Stump Spring to Ebbens Valley to Cactus Spring Trail
(12 miles, +2,500/-5,500 feet).
Wow today was hard.
But also spectacular.
I guess that’s the way it usually goes.
We awoke to get our first real view of our surroundings since it was well after dark last night when we arrived. We discovered we had narrowly avoided walking right into a barbed wire fence last night at the edge of our meadow.
It was a beautiful blue sky morning and we were ready to go at first light.
I thought we had a nice jump on the day since we made it to Stump Spring last night. That knocked a mile and a half off the 16 mile ridge we hoped to walk to Rabbit Peak.
But what I did not anticipate was the snow. Our first two miles were supposed to be an easy road walk, but the snow drifts were as high as three feet in some places, and it was a powdery slog, like trying to climb a sand dune.
Plus, there were plenty of blowdowns to keep us busy since the road has been closed for the winter.
Given our timetable, we decided to skip the 300 foot slog to the microwave tower at the top of Toro Peak.
After topping out at 8100 feet, we started a descent down an old jeep road. MixMaster found a perfect place in the sun and out of the biting wind for breakfast.
The jeep road was lovely as it headed downhill and out of the snow. It soon petered out and dropped us into some gorgeous meadows.
Full of hubris, I thought “this isn’t so bad! I’m sure we can make it to Rabbit Peak today.”
And then we saw this:
The chaparral was thick and unforgiving below 7000 feet. I can’t even begin to describe how hard it is to find a path through this tangle. I thought that if we kept to ridges it would be less thick, but it took us a couple of hours to go less than a mile.
It soon became apparent that we would not make it to Rabbit today. Or even tomorrow. We needed an alternate plan.
We decided to head off the ridge and northeast towards the Cactus Spring Trail. The terrain was complex, but we thought that if we made it to the trail we would have an easy exit to get us back out before our food and water ran out.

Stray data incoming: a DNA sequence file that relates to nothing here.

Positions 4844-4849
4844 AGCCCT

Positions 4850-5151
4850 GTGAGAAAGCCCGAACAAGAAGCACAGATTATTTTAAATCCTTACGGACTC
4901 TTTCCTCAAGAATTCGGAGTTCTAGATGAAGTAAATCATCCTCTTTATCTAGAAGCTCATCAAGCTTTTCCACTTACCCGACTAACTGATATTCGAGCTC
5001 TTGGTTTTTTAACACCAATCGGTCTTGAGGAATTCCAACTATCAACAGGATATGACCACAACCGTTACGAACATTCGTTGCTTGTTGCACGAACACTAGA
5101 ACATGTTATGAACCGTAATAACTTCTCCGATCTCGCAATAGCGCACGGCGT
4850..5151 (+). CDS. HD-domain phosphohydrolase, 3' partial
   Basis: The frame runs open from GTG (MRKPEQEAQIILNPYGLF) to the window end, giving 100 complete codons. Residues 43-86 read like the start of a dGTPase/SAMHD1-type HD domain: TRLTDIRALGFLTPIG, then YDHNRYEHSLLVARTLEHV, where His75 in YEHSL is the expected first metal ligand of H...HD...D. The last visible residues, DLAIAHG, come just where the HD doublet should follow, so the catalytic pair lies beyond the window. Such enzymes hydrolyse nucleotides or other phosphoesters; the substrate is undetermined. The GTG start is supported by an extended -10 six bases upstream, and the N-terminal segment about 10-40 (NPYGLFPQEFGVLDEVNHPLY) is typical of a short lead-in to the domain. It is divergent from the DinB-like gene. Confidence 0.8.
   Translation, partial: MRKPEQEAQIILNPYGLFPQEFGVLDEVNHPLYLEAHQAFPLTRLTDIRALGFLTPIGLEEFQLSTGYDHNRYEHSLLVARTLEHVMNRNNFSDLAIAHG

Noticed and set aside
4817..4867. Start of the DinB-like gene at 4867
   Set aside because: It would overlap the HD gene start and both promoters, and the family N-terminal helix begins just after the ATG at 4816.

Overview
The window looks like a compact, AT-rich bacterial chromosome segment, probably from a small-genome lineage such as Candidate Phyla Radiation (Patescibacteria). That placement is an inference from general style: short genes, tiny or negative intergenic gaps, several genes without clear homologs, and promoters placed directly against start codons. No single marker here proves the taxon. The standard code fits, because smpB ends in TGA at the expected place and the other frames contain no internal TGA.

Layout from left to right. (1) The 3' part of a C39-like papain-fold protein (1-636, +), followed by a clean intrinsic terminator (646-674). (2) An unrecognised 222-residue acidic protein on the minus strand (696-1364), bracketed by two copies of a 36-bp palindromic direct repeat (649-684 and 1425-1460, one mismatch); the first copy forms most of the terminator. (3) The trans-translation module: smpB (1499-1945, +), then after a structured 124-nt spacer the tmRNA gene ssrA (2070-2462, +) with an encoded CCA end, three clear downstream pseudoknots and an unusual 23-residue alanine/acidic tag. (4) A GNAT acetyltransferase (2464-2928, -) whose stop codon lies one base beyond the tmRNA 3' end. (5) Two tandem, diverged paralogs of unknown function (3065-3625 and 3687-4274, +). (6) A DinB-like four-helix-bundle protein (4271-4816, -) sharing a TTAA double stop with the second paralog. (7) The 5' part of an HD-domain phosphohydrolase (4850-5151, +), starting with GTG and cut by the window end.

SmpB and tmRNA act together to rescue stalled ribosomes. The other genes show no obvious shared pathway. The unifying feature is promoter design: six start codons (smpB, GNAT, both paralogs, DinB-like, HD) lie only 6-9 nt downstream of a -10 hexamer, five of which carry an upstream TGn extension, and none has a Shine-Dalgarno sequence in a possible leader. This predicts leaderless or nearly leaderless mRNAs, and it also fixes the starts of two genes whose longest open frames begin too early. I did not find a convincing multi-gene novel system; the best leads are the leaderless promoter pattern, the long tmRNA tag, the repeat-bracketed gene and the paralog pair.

The chaparral was still difficult, but as we lost elevation and headed towards drier terrain, it got a little easier to weave in and out of the vegetation.
Of course, the views over the Santa Rosa Wilderness were still stunning.
We dropped into Ebbens Valley then climbed up a ridge and down into Black Rabbit Canyon. The descents were shin-busting bushwhacks, but we slowly and steadily made our way towards the trail.
Our last obstacle for the day was a knife edge ridge that we had to climb out of Black Rabbit Canyon to make it up to the bench traversed by the Cactus Spring Trail. It was slippery and a little dicey as we passed through the crumbly remains of an old cliff band, but after that the slope mellowed and soon we were on a gentle ridge walk towards the trail.
After such a hard day, it was really nice to spend the last glowing hour of daylight winding around the ridge and gently ascending through cacti and agave on the verge of blooming.
The Cactus Spring Trail was not well defined where we crossed it. In fact, I would have missed it if MixMaster had not noticed a cairn for it. But the terrain had become so much easier that we felt confident that we would have plenty of time to follow the cairns back tomorrow to where it is well maintained. So we decided to quit a little early (a half hour before sunset!) and call it a day.
In a flash we set up camp, and MixMaster’s set up looked particularly, well, masterful.